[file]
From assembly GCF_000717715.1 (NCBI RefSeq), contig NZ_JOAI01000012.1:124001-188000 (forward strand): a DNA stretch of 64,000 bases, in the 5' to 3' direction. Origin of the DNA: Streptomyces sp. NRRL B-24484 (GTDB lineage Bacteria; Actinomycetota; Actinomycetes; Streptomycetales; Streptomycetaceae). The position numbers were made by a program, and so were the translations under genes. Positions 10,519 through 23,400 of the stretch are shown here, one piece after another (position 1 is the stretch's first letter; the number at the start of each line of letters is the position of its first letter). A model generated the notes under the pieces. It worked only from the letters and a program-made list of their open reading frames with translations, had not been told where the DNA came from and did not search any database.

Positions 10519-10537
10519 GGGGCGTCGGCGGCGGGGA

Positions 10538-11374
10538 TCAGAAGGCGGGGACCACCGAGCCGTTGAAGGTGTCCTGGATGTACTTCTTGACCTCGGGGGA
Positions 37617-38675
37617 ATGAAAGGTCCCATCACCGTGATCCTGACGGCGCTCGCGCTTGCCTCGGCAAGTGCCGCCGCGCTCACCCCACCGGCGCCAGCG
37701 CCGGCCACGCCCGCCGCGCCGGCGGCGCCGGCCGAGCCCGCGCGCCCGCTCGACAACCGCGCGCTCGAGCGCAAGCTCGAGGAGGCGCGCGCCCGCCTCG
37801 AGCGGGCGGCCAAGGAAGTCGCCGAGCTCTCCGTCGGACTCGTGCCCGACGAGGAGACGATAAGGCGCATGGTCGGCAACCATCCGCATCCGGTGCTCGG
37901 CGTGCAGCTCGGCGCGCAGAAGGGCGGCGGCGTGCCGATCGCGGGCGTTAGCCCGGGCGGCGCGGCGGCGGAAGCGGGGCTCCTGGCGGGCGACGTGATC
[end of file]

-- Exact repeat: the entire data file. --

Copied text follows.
From assembly GCF_000717715.1 (NCBI RefSeq), contig NZ_JOAI01000012.1:124001-188000 (forward strand): a DNA stretch of 64,000 bases, in the 5' to 3' direction. Origin of the DNA: Streptomyces sp. NRRL B-24484 (GTDB lineage Bacteria; Actinomycetota; Actinomycetes; Streptomycetales; Streptomycetaceae). The position numbers were made by a program, and so were the translations under genes. Positions 10,519 through 23,400 of the stretch are shown here, one piece after another (position 1 is the stretch's first letter; the number at the start of each line of letters is the position of its first letter). A model generated the notes under the pieces. It worked only from the letters and a program-made list of their open reading frames with translations, had not been told where the DNA came from and did not search any database.

Positions 10519-10537
10519 GGGGCGTCGGCGGCGGGGA

Positions 10538-11374
10538 TCAGAAGGCGGGGACCACCGAGCCGTTGAAGGTGTCCTGGATGTACTTCTTGACCTCGGGGGA
Positions 37617-38675
37617 ATGAAAGGTCCCATCACCGTGATCCTGACGGCGCTCGCGCTTGCCTCGGCAAGTGCCGCCGCGCTCACCCCACCGGCGCCAGCG
37701 CCGGCCACGCCCGCCGCGCCGGCGGCGCCGGCCGAGCCCGCGCGCCCGCTCGACAACCGCGCGCTCGAGCGCAAGCTCGAGGAGGCGCGCGCCCGCCTCG
37801 AGCGGGCGGCCAAGGAAGTCGCCGAGCTCTCCGTCGGACTCGTGCCCGACGAGGAGACGATAAGGCGCATGGTCGGCAACCATCCGCATCCGGTGCTCGG
37901 CGTGCAGCTCGGCGCGCAGAAGGGCGGCGGCGTGCCGATCGCGGGCGTTAGCCCGGGCGGCGCGGCGGCGGAAGCGGGGCTCCTGGCGGGCGACGTGATC